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Parameter Instability, Model Uncertainty and the Choice of Monetary Policy

  • Favero, Carlo A.
  • Milani, Fabio

This paper starts from the observation that parameter instability and model uncertainty are relevant problems for the analysis of monetary policy in small macroeconomic models. We propose to deal with these two problems by implementing a novel ‘thick recursive modelling’ approach. At each point in time we estimate all models generated by the combinations of a base-set of k observable regressors for aggregate demand and supply. We compute optimal monetary policies for all possible models and consider alternative ways of summarizing their distribution. Our main results show that thick recursive modelling delivers optimal policy rates that track the observed policy rates better than the optimal policy rates obtained under a constant parameter specification, with no role for model uncertainty.

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Paper provided by C.E.P.R. Discussion Papers in its series CEPR Discussion Papers with number 4909.

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Date of creation: Feb 2005
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Handle: RePEc:cpr:ceprdp:4909
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  1. Richard Clarida & Jordi Galí & Mark Gertler, 1997. "Monetary policy rules and macroeconomic stability: Evidence and some theory," Economics Working Papers 350, Department of Economics and Business, Universitat Pompeu Fabra, revised May 1999.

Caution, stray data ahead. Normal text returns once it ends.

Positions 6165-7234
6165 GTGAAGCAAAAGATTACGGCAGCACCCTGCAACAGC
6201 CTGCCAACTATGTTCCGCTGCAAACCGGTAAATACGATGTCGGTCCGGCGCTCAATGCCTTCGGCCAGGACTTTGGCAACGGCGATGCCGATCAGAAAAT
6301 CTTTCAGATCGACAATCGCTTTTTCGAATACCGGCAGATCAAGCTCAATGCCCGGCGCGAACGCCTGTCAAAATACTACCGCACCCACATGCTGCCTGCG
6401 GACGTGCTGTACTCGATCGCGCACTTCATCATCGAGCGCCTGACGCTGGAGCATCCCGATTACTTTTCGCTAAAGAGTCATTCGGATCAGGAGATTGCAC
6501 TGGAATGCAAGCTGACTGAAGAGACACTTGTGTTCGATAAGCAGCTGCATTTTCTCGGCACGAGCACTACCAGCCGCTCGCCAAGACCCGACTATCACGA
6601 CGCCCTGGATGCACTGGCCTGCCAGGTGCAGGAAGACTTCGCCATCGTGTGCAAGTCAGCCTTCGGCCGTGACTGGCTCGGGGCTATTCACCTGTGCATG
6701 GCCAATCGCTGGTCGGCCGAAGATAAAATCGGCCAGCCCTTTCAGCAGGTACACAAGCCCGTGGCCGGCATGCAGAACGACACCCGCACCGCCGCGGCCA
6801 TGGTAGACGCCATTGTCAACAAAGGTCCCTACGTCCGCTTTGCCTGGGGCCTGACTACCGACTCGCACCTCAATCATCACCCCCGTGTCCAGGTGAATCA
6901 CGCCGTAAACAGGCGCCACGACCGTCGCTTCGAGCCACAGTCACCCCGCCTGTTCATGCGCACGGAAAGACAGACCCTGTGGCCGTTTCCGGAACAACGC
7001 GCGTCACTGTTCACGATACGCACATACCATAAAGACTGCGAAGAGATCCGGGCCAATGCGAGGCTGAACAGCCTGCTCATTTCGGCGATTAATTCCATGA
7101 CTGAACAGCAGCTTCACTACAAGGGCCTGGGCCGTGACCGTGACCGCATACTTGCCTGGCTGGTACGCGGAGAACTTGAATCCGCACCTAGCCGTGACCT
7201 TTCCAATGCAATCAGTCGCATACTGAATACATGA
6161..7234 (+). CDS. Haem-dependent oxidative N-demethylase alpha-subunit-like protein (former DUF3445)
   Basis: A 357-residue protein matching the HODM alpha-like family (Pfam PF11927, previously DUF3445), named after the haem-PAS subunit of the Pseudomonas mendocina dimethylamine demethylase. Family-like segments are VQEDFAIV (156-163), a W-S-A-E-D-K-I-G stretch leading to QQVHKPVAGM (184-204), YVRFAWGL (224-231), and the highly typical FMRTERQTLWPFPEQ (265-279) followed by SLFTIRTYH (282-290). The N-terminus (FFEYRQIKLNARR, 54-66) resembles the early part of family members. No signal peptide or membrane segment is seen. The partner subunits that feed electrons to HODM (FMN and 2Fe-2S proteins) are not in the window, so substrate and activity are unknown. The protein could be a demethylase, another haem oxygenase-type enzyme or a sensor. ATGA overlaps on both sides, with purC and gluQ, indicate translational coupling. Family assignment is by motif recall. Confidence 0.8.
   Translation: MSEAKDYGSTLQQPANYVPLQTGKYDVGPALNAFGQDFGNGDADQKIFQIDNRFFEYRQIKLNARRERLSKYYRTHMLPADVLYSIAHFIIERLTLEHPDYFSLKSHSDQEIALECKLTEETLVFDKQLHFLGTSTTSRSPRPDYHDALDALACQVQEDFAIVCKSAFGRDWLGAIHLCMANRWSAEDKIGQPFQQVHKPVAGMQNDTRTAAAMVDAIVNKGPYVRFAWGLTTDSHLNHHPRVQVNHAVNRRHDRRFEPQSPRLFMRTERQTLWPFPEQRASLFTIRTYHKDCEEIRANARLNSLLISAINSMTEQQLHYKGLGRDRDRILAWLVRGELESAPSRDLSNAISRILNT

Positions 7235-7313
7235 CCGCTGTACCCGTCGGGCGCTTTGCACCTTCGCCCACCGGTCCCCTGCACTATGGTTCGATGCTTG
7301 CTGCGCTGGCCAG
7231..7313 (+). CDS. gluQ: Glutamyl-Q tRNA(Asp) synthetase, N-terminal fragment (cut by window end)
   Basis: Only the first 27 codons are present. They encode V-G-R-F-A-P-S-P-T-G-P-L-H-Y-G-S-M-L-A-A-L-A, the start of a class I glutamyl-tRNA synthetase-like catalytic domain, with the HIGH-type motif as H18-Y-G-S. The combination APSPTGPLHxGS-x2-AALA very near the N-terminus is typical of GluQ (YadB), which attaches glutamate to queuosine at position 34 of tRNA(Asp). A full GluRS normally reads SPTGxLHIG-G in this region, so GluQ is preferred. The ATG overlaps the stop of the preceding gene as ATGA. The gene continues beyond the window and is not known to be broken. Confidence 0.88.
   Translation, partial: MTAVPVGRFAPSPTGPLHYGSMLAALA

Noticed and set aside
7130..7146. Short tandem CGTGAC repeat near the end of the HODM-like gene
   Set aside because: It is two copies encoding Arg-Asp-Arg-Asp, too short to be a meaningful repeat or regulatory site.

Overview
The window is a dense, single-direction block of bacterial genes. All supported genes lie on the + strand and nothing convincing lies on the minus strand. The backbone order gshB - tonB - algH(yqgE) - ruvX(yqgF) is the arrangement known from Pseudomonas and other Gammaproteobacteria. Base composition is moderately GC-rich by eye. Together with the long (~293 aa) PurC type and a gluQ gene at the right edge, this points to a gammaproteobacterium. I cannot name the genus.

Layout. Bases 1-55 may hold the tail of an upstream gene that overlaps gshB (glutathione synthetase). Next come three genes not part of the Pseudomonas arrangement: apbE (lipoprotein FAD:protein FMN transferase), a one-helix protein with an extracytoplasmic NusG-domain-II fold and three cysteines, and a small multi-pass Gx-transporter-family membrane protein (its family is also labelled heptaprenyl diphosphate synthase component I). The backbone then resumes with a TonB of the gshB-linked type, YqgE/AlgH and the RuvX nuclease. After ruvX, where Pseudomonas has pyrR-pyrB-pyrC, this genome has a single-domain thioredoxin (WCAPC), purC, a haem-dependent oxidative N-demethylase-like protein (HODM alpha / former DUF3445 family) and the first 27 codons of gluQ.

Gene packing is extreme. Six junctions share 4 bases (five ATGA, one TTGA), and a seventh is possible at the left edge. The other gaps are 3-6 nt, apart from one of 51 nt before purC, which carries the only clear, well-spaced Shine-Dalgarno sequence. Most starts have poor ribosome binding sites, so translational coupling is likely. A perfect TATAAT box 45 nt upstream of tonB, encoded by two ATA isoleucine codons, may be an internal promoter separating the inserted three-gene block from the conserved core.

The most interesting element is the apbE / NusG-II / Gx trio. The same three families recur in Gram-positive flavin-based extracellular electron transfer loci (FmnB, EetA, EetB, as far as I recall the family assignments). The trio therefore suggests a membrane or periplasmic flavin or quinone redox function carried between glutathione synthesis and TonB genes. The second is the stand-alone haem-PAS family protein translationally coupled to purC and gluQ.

2. Robert J. Tetlow & Peter von zur Muehlen, 2000. "Robust monetary policy with misspecified models: does model uncertainty always call for attenuated policy?," Finance and Economics Discussion Series 2000-28, Board of Governors of the Federal Reserve System (U.S.).
  3. Lars Peter Hansen & Ellen R. McGrattan & Thomas J. Sargent, 1994. "Mechanics of forming and estimating dynamic linear economies," Staff Report 182, Federal Reserve Bank of Minneapolis.
  4. repec:cup:macdyn:v:6:y:2002:i:1:p:85-110 is not listed on IDEAS
  5. Gernot Doppelhofer & Ronald I. Miller & Xavier Sala-i-Martin, 2000. "Determinants of Long-Term Growth: A Bayesian Averaging of Classical Estimates (Bace) Approach," OECD Economics Department Working Papers 266, OECD Publishing.
  6. Glenn D. Rudebusch & Lars E.O. Svensson, 1999. "Eurosystem monetary targeting: lessons from U.S. data," Working Paper Series 99-13, Federal Reserve Bank of San Francisco.
  7. Brian Sack & Volker Wieland, 1999. "Interest-rate smoothing and optimal monetary policy: a review of recent empirical evidence," Finance and Economics Discussion Series 1999-39, Board of Governors of the Federal Reserve System (U.S.).
  8. Rudebusch, Glenn D., 2002. "Term structure evidence on interest rate smoothing and monetary policy inertia," Journal of Monetary Economics, Elsevier, vol. 49(6), pages 1161-1187, September.
  9. Alexei Onatski & James H. Stock, 2000. "Robust Monetary Policy Under Model Uncertainty in a Small Model of the U.S. Economy," NBER Working Papers 7490, National Bureau of Economic Research, Inc.
  10. repec:rus:hseeco:70719 is not listed on IDEAS
  11. Granger, Clive W. J. & Jeon, Yongil, 2004. "Thick modeling," Economic Modelling, Elsevier, vol. 21(2), pages 323-343, March.
  12. Sack, Brian, 2000. "Does the fed act gradually? A VAR analysis," Journal of Monetary Economics, Elsevier, vol. 46(1), pages 229-256, August.
  13. Hans M. Amman & David A. Kendrick, . "Computational Economics," Online economics textbooks, SUNY-Oswego, Department of Economics, number comp1, September.
  14. Pesaran, M. H. & Timmermann, A., 1996. "A Recursive Modelling Approach to Predicting UK Stock Returns'," Cambridge Working Papers in Economics 9625, Faculty of Economics, University of Cambridge.
  15. Pesaran, M Hashem & Timmermann, Allan, 1995. " Predictability of Stock Returns: Robustness and Economic Significance," Journal of Finance, American Finance Association, vol. 50(4), pages 1201-28, September.
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